FIU’s Pioneer Winter Talks Identity, Resilience and Place Through Dance

Choreographer and FIU Honors College faculty member Pioneer Winter (right) discussed identity, resilience and place at the Patricia and Phillip Frost Art Museum with the museum's art curator Amy Galpin (left). Valenti Govantes/PantherNOW

Valenti Govantes/Contributing Writer 

Choreographer and FIU Honors College faculty member Pioneer Winter has democratized performance.

He and art curator Amy Galpin discussed his projects on creative inclusivity with those who have disabilities, are people of color or are part of the LGBTQ+ community, at the Patricia and Phillip Frost Art Museum on Thursday, Jan. 30.

Winter’s passion for dance began when he first observed a tap dance class with his mother as a child. 

Later in his career, he participated in a dance project, “Raising the Surface,” which featured dancers who were HIV-positive and HIV-negative to break the stigma associated with the virus. 

“Art is a sneak attack disguised as entertainment,” Galpin said, calling out a quote Winter said in the Miami Herald. 

Part of the Pioneer Winter Collective, a dance company created by Winter, was a previous project called “Gimp Gait.”

Winter shows pictures of his “Gimp Gait” performance with Marjorie Burnett. Valenti Govantes/PantherNOW

The project featured a dance duo between Marjorie Burnett, a woman with cerebral palsy, and how through Winter’s help she was able to do something that was often challenging for her: dance.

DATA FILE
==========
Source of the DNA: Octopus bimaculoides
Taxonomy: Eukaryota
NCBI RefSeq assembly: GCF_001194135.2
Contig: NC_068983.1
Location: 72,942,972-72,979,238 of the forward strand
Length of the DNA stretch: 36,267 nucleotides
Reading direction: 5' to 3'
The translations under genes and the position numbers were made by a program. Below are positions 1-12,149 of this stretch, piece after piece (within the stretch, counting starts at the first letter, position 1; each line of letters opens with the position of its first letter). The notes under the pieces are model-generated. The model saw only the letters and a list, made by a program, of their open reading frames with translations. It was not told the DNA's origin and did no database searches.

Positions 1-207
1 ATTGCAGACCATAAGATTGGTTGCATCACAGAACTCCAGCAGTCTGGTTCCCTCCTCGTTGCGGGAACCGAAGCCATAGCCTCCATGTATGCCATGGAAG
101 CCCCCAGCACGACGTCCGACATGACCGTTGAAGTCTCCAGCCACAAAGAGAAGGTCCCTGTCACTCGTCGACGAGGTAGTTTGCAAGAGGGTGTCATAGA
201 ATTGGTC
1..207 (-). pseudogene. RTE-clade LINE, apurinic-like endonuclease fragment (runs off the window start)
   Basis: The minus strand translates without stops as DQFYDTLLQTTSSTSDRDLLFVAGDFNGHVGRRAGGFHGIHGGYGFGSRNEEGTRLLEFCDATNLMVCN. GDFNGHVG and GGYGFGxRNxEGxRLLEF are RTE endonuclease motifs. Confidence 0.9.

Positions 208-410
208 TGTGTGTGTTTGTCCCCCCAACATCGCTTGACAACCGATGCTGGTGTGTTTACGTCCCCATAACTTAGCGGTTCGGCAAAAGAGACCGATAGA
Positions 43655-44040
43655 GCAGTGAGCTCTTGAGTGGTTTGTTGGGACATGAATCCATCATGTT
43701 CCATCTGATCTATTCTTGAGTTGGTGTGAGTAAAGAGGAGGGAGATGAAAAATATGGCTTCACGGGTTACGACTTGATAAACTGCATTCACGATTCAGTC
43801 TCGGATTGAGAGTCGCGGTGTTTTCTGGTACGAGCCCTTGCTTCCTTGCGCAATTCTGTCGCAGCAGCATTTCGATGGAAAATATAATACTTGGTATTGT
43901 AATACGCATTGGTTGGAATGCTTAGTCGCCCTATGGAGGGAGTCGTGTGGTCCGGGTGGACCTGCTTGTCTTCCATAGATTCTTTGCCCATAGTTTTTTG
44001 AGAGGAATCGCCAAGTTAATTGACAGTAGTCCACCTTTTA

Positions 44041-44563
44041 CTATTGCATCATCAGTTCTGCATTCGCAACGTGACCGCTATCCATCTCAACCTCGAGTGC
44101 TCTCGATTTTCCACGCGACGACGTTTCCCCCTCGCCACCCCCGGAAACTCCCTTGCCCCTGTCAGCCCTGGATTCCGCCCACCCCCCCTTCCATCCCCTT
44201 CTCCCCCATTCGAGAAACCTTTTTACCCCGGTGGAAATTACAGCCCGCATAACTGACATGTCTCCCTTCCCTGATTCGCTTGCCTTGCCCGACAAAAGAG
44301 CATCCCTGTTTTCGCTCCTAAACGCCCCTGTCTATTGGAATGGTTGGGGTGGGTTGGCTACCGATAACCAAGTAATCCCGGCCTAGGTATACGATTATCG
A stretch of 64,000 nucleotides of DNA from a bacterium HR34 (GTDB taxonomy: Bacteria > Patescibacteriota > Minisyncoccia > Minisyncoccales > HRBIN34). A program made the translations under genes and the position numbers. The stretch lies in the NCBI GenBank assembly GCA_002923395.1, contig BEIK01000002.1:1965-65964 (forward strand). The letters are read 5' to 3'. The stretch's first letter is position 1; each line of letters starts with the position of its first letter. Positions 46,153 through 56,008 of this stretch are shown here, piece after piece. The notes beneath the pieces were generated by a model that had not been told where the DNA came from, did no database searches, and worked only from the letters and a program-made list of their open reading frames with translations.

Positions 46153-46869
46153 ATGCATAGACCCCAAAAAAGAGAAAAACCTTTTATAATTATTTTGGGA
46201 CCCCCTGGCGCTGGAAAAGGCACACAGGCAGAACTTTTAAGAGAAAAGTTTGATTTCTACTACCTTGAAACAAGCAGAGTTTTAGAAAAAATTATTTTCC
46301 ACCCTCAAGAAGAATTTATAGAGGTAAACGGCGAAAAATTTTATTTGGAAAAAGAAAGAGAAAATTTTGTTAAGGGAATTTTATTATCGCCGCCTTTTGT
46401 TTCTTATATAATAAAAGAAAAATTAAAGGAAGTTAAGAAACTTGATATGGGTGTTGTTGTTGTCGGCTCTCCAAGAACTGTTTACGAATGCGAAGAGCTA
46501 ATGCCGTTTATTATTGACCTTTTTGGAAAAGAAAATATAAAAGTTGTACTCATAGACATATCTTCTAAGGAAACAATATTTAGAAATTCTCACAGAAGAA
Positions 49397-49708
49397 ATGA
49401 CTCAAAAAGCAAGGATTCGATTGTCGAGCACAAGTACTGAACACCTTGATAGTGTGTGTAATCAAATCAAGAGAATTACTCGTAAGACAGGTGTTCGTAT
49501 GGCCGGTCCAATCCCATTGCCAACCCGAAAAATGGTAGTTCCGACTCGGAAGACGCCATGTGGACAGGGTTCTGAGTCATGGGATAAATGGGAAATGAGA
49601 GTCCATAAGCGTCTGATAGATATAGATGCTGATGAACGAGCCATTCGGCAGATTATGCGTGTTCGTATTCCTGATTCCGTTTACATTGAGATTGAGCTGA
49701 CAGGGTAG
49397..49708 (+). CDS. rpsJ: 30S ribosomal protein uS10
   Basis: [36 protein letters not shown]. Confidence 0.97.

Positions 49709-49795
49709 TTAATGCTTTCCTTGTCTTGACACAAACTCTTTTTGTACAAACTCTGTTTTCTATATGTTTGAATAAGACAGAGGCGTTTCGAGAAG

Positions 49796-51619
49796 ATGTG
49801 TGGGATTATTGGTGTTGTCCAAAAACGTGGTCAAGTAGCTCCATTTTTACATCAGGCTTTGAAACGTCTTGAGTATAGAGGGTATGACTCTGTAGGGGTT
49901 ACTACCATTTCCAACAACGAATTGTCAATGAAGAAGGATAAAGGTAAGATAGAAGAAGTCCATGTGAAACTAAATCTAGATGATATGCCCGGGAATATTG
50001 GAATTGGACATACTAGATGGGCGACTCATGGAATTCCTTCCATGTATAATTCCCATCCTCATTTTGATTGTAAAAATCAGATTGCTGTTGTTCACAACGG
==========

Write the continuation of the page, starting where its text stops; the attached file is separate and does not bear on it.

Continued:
The audience was also shown clips of Winter’s other dance projects, “Reprise” and “Dov.” 

“Reprise” gathered people with diverse backgrounds, including different ethnicities and disabilities to show the renewal of their self-efficacy.  

This was made clear through the participation of a transgender woman and paraplegic man in the video. 

“Dov,” named after the lead 13-year old subject of the project, focused on the son of a friend of Winter’s and tells a coming of age story. 

Winter incorporated various references of bears into the project, as “Dov” translated to “bear” in Hebrew.

The conversation ended as Winter discussed details of his newest dance project, “Birds of Paradise”. 

This project will use avian imagery to examine themes, such as the nature of a paradise and if paradise could be considered more like a prison.

Photos of the project featured individuals dressed in black clothing with multi-colored feathers.

The plan is to officially have a showcase by the end of the year and expand upon it on a national scale in the future, said Winter.

Winter stressed that funding is a factor when determining his next projects and that he has more projects he would like to create or expand upon.

He was asked by the audience what he thought it was about the human body that lent itself to being a great form of artistic expression. 

“They are the one thing that is inseparable from ourselves. They are the most praised and most contentious parts of ourselves,” said Winter. 

Winter’s push for diversity in the field of dance was profoundly clear in how he discussed the incorporation of people of color and people with disabilities into his projects.

The main idea to take away from this conversation is how one’s ethnicity or disability should indeed not limit them from pursuing their creative interests.

Be the first to comment on "FIU’s Pioneer Winter Talks Identity, Resilience and Place Through Dance"

Leave a comment

Your email address will not be published.